Background: Krill oil is an edible oil extracted from krill, a small red-colored crustacean found in the Antarctic Ocean. The administration of krill oil is reported to mitigate inflammation in patients with cardiac disease, rheumatoid arthritis, or osteoarthritis. However, the effect of krill oil on mild knee pain has not yet been determined.
Objective: To assess the effect of krill oil on mild knee pain.
Design: A randomized, double-blind, parallel-group, placebo-controlled trial of fifty adults (38–85years old) with mild knee pain attending the Fukushima Orthopedic Clinic (Tochigi, Japan)between September 2014 and March 2015.
Interventions: Participants were randomized to receive 2 g per day of either krill oil or an identical placebo for 30 days.
Outcomes: The primary outcome was improvement in subjective symptoms of knee pain as assessed by the Japanese Knee Osteoarthritis Measure (JKOM) and Japanese Orthopedic Association score (JOA). Secondary outcomes included blood and urine biochemical parameters.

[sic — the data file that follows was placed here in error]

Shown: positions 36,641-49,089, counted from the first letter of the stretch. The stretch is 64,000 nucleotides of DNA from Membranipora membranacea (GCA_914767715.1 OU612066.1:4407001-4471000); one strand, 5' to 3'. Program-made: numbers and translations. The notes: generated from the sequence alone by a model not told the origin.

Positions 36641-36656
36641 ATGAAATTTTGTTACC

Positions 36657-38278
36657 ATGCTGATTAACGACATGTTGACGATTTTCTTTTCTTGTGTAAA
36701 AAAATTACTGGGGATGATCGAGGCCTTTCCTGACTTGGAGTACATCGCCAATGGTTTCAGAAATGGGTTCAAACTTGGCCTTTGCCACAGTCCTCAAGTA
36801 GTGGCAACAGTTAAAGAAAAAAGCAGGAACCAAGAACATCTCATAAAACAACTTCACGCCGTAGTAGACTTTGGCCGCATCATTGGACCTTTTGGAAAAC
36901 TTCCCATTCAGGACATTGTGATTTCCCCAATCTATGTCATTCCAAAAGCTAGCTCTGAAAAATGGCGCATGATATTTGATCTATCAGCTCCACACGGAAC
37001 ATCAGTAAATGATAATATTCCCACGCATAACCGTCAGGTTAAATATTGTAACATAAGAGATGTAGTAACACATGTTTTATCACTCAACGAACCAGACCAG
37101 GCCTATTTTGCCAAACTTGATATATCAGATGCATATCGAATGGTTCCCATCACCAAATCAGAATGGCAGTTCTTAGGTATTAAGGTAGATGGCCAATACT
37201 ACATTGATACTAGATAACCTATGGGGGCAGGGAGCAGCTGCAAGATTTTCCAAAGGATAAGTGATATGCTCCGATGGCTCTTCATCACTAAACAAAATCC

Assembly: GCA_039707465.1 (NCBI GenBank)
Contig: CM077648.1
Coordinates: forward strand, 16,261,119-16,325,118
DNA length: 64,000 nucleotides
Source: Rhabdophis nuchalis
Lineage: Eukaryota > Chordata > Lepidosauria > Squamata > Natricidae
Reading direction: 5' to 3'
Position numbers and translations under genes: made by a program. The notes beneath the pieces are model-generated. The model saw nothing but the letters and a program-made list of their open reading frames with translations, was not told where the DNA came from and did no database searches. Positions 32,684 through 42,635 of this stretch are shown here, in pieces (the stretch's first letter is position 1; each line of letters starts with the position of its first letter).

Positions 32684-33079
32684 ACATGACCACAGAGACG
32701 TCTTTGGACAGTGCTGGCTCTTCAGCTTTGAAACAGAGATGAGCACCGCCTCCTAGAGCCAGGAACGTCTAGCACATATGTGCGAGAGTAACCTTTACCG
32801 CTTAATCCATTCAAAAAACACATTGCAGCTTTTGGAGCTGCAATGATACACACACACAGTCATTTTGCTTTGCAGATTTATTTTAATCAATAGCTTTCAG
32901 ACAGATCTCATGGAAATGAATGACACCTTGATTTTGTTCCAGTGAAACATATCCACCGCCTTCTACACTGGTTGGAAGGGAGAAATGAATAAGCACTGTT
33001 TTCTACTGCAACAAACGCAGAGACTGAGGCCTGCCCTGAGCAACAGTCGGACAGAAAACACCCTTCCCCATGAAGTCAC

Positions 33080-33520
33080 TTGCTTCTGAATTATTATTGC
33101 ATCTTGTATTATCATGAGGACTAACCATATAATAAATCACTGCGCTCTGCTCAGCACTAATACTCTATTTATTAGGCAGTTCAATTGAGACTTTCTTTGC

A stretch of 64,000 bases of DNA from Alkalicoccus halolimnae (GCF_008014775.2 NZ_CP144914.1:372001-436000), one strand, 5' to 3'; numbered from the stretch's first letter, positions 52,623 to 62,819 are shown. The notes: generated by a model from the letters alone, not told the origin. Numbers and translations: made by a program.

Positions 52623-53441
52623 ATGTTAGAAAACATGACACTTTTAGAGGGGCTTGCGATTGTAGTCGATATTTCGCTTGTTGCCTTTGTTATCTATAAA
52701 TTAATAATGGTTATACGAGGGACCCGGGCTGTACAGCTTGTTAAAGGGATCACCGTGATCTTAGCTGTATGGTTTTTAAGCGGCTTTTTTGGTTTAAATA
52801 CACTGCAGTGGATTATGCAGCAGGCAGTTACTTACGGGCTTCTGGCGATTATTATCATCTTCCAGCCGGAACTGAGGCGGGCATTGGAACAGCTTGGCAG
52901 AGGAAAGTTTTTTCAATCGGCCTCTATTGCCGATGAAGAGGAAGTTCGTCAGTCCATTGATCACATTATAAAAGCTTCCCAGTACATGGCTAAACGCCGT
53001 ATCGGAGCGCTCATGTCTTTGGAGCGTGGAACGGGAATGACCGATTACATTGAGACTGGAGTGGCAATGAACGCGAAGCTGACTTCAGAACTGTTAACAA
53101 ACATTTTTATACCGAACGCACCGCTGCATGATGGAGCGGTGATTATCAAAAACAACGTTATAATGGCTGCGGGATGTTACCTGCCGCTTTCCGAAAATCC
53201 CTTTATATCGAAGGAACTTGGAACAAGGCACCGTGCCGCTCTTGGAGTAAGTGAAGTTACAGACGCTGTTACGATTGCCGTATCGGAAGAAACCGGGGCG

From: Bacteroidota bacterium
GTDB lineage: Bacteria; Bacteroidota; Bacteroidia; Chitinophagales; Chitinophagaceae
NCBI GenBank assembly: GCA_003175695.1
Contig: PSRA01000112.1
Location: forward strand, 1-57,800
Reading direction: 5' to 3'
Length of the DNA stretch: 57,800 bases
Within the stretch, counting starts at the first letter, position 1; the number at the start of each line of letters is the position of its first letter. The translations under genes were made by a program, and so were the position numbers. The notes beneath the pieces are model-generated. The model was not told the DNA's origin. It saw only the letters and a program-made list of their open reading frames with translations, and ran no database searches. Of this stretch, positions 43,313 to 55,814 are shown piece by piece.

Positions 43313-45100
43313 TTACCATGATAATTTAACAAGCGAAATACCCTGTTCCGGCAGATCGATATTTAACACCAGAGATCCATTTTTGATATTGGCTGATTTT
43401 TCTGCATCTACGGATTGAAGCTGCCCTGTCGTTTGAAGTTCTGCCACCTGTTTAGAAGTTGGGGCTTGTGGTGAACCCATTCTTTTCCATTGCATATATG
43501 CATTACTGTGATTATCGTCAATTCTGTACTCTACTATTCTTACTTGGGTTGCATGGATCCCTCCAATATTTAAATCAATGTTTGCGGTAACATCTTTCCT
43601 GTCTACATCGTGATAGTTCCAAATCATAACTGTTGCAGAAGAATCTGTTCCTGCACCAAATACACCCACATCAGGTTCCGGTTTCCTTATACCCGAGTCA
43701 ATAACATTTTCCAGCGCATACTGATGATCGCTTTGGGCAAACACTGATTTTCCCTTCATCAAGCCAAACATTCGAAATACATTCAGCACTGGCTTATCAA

Results: Both the placebo and krill oil groups showed significant improvements in the questions in the JKOM and JOA questionnaires after administration. After the intervention, krill oil group showed more improvements than placebo group in two questions regarding the pain and stiffness in knees in JKOM. Controlling for age, sex, weight, and smoking and drinking habits, krill oil significantly mitigated knee pain in sleeping (P < 0.001), standing (P < 0.001) and the range of motion of both right and left knees (both P = 0.011) compared to placebo. Krill oil administration raised plasma EPA (P = 0.048) and EPA/AA ratio (P = 0.003).
Conclusion: This study indicates that krill oil administration (2 g/day, 30 days) improved the subjective symptoms of knee pain in adults with mild knee pain